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News & Event

2019 Cultural Economic Development Grant Program

2019 CED "In Our Neighborhood" Grant Program

APPLICATION DEADLINE: November 12 (Now Closed)


There are countless groups and connections between individuals that together make up our community in Washtenaw County. These “neighborhoods” that we live in are both literal (defined by geography) and figurative – some of us might be members of “neighborhoods” that are based on our vocation or social identity. “Arts and Culture” form the connective tissue that makes these neighborhoods thrive, allowing us to access our individual creative spirit, meaningfully connect with others, support economic activity, and give voice to our many and diverse experiences.

The Ann Arbor Area Community Foundation in partnership with CultureSource invites proposals from interested individuals and nonprofits for ideas and projects that support arts and culture projects in your “Neighborhood” and have a positive impact on the local economy. AAACF is particularly interested in “Neighborhoods” that exist outside of the dominant narrative of Arts and Culture in Washtenaw County.


  1. Individuals – If you are an artist, “culture-maker,” or community leader with an idea or project for your “neighborhood,” you are invited to apply. If funded, the individual would enter a fiduciary relationship (an administrative partnership, particularly for finances) with CultureSource
  2. Nonprofit Organizations – Nonprofits are welcome to submit on their own. AAACF also offers the chance for interested Nonprofits to partner with an artist or culture-maker on their proposal. 
  3. Other Organizations – if you are interested in applying for support but are not a 501c3 organization, you have the option of finding a Washtenaw County 501c3 with whom to partner/serve as a fiscal sponsor.

NOTE: AAACF would be excited to receive applications from individuals that are (and organizations led by) people of color, women, LGBTQ-identified, and people with low incomes.


  • Whichever individual or organization submits the application must themselves be a member of the neighborhood they are proposing to engage through the project.
  • Individuals or organizations must submit an application.
  • In your application, we will expect the following elements to be addressed: A brief description of your proposed idea/project. What is your vision? What is the impact you believe your project will have on your neighborhood, participants, and the community as a whole?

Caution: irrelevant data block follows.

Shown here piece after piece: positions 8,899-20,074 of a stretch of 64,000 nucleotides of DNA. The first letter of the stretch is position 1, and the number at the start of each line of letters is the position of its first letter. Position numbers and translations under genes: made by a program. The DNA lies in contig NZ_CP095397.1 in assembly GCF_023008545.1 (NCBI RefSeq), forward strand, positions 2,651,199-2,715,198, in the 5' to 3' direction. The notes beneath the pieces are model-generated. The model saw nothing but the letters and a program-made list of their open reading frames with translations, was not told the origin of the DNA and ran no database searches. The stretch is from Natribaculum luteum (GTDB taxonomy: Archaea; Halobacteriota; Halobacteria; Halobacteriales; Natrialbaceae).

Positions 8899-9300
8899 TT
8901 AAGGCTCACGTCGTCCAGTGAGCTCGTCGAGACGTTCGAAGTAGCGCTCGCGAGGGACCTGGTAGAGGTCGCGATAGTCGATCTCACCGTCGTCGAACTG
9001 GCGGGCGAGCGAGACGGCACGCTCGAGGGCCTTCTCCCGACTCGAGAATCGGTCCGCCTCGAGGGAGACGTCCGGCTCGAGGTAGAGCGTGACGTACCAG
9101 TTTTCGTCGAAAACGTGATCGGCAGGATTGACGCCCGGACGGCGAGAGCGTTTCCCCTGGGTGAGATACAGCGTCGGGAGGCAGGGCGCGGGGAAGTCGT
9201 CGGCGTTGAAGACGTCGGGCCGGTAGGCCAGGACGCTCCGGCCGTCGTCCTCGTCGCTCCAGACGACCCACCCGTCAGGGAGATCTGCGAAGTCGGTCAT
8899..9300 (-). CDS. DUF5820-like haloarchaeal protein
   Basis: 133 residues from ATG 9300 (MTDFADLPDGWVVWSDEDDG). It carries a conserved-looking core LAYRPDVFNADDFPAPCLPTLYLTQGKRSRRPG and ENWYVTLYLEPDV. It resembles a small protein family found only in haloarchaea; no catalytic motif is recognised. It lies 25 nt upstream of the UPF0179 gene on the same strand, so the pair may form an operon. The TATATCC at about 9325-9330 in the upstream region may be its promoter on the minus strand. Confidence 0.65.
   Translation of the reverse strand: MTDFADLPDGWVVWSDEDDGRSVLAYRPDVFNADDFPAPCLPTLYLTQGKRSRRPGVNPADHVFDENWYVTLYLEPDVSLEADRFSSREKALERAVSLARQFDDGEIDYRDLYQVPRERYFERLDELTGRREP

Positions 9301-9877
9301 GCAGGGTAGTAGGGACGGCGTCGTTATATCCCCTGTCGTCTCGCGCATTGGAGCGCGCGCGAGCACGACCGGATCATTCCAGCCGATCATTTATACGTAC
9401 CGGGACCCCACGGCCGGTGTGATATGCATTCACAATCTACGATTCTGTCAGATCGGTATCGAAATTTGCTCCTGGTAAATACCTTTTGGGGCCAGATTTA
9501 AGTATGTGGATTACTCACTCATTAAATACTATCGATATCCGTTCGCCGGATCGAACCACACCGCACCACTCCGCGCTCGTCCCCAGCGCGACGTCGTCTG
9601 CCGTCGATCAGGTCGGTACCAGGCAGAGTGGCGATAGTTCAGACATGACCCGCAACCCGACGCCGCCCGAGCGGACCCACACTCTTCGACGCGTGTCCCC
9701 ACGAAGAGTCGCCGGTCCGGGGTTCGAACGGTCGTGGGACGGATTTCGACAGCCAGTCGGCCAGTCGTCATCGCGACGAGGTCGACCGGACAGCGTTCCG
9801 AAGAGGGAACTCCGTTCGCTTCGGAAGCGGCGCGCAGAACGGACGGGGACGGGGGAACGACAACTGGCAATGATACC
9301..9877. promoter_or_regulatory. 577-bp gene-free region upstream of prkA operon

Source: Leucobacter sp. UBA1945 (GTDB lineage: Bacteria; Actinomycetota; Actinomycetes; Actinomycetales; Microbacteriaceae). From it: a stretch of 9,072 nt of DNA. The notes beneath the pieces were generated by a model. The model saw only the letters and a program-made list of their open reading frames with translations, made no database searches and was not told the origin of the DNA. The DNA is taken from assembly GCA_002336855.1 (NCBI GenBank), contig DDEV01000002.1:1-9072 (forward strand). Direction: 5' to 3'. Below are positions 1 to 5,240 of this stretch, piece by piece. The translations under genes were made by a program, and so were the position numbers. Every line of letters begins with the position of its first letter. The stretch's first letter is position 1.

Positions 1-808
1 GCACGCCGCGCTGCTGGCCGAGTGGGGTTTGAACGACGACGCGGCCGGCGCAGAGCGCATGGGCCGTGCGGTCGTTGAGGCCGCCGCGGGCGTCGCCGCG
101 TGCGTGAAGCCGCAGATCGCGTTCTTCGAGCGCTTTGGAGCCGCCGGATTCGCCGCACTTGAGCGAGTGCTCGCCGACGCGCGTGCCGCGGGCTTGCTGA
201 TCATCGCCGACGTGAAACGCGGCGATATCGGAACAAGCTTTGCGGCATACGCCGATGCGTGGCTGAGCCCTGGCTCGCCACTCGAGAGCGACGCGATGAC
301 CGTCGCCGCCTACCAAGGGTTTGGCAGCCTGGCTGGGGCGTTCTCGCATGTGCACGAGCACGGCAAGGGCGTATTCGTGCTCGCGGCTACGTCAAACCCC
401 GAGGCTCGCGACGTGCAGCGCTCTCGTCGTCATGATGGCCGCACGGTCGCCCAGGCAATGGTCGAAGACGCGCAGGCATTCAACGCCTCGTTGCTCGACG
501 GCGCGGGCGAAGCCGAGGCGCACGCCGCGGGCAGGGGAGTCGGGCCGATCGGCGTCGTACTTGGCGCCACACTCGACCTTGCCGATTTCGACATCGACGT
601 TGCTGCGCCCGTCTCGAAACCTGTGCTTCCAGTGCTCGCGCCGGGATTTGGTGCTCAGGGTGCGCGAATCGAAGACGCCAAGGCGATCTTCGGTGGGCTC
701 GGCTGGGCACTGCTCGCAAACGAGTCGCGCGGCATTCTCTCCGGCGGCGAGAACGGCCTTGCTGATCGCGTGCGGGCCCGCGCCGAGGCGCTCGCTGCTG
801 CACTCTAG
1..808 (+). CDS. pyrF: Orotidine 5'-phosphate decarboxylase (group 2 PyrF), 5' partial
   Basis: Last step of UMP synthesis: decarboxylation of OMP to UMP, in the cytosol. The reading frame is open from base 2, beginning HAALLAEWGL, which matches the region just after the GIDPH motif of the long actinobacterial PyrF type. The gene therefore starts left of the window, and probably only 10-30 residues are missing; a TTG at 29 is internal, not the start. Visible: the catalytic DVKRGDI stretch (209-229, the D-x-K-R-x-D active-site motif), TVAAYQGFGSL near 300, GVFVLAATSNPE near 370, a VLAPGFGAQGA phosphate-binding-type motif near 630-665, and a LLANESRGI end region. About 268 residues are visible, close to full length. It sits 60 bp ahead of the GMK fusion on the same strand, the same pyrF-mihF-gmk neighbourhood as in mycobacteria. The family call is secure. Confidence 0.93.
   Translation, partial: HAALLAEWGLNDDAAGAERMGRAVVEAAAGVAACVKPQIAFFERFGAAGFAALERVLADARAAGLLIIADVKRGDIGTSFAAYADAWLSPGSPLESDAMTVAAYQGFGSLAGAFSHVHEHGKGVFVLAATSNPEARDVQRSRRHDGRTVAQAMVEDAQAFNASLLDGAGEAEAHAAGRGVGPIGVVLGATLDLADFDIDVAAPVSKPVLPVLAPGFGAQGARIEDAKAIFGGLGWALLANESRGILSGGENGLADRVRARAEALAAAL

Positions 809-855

• A brief description of what “Neighborhood” is being engaged as part of your project. What are its characteristics? Who are the “neighbors”? How are they connected, and how will they be engaged in your project?
  • A description of how audience members and participants will be able to engage with and/or access your project. Priority will be given to proposals that present a compelling vision for how participants will be proactively engaged in your project, particularly outside of traditional venue and spaces.

  • Please note: Attendance at an information session is not mandatory, but is highly recommended.


    If you are unable to attend an information session, or wish to share with a colleague, please see below for a recording of one of the information sessions.


    The 2018 “In Our Neighborhood” Grant Program awarded the following:

    • Youth Arts Alliance: Workshops and Camps for Young Cultural Leaders, offering restorative opportunities to artists transitioning from the juvenile justice system as artistic educators of their younger peers at Parkridge Community Center. $25,000
    • Ballet Chelsea: “Adaptive Dance Program,” promoting the enjoyment of dance for those with physical, mental and cognitive disabilities through performances, workshops, and classes, while engaging the wider community to see that dance is possible for everyone irrespective of age and ability. $21,000
    • Julie Quiroz, Maria Ibarra, Desiraé Simmons, Catalina Rios, and Tanya Reza: “Untold Stories of Liberation and Love,” a network-based participatory narrative & culture shift project that gathers local women of color in collective creativity through community workshops, readings, and creation of an Anthology of Untold Stories by Washtenaw women writers and artists of color. $20,000
    • Yen and Nick Azzaro, in partnership with students at Ypsilanti Community Schools: “Y-Fi: Amplifying Voice with Fidelity,” Citywide art happenings in Ypsilanti that speak to the social, racial, economic, and other themes in the students’ lives. A website with live streaming, video, and photography by the students will document and share the happenings. $25,000

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